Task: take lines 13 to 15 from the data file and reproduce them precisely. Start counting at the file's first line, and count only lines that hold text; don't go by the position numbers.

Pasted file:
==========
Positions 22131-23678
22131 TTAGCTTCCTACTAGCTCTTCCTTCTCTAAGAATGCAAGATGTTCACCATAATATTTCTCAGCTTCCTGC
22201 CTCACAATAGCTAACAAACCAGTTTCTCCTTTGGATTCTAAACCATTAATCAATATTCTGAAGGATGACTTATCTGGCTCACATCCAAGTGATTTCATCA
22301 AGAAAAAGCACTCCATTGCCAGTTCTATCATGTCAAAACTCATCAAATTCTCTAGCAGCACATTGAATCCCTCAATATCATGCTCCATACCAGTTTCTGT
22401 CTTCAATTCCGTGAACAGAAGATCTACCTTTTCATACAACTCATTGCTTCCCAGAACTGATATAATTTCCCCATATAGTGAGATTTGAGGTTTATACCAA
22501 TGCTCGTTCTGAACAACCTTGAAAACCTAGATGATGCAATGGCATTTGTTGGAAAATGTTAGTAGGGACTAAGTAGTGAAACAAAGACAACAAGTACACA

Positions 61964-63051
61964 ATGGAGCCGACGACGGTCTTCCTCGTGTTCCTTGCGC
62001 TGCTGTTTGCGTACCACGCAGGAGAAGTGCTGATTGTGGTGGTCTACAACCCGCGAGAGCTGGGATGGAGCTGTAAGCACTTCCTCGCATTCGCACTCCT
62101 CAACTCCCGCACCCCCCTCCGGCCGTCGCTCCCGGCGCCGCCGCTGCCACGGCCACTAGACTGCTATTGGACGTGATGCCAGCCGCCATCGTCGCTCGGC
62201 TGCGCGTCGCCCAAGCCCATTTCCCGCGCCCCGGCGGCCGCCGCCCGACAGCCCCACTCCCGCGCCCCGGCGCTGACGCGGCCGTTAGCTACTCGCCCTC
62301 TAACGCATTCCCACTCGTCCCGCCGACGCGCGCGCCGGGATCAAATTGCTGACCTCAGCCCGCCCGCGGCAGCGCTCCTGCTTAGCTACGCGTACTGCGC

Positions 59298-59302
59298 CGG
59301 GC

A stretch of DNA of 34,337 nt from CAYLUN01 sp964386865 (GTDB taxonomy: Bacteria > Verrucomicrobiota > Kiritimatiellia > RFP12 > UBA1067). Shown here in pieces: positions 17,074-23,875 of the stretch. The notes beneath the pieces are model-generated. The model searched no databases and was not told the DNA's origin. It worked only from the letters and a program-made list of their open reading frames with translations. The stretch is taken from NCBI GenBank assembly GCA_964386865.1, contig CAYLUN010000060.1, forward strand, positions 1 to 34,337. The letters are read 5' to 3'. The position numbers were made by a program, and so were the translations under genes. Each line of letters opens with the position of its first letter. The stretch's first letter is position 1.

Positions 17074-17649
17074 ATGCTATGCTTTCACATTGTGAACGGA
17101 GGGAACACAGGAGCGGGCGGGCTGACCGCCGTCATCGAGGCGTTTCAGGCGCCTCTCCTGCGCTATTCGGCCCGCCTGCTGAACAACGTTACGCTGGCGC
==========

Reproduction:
Positions 59298-59302
59298 CGG
59301 GC